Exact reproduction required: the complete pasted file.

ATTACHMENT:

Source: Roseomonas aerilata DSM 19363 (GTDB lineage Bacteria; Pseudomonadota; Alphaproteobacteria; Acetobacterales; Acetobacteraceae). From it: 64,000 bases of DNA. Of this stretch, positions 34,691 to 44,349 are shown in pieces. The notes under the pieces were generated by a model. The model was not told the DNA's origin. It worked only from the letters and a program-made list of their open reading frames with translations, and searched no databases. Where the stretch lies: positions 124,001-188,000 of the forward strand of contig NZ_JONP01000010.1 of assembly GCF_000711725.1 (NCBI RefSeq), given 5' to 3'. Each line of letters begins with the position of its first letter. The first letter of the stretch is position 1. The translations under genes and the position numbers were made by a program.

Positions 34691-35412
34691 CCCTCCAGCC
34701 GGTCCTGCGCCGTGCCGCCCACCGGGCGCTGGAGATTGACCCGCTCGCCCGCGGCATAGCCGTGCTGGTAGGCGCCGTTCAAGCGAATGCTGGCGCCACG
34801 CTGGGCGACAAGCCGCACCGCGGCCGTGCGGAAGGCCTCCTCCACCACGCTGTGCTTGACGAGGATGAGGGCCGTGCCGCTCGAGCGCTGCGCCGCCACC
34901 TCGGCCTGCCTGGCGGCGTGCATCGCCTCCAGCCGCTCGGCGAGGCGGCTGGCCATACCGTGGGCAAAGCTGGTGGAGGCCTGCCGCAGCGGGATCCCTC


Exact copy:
Source: Roseomonas aerilata DSM 19363 (GTDB lineage Bacteria; Pseudomonadota; Alphaproteobacteria; Acetobacterales; Acetobacteraceae). From it: 64,000 bases of DNA. Of this stretch, positions 34,691 to 44,349 are shown in pieces. The notes under the pieces were generated by a model. The model was not told the DNA's origin. It worked only from the letters and a program-made list of their open reading frames with translations, and searched no databases. Where the stretch lies: positions 124,001-188,000 of the forward strand of contig NZ_JONP01000010.1 of assembly GCF_000711725.1 (NCBI RefSeq), given 5' to 3'. Each line of letters begins with the position of its first letter. The first letter of the stretch is position 1. The translations under genes and the position numbers were made by a program.

Positions 34691-35412
34691 CCCTCCAGCC
34701 GGTCCTGCGCCGTGCCGCCCACCGGGCGCTGGAGATTGACCCGCTCGCCCGCGGCATAGCCGTGCTGGTAGGCGCCGTTCAAGCGAATGCTGGCGCCACG
34801 CTGGGCGACAAGCCGCACCGCGGCCGTGCGGAAGGCCTCCTCCACCACGCTGTGCTTGACGAGGATGAGGGCCGTGCCGCTCGAGCGCTGCGCCGCCACC
34901 TCGGCCTGCCTGGCGGCGTGCATCGCCTCCAGCCGCTCGGCGAGGCGGCTGGCCATACCGTGGGCAAAGCTGGTGGAGGCCTGCCGCAGCGGGATCCCTC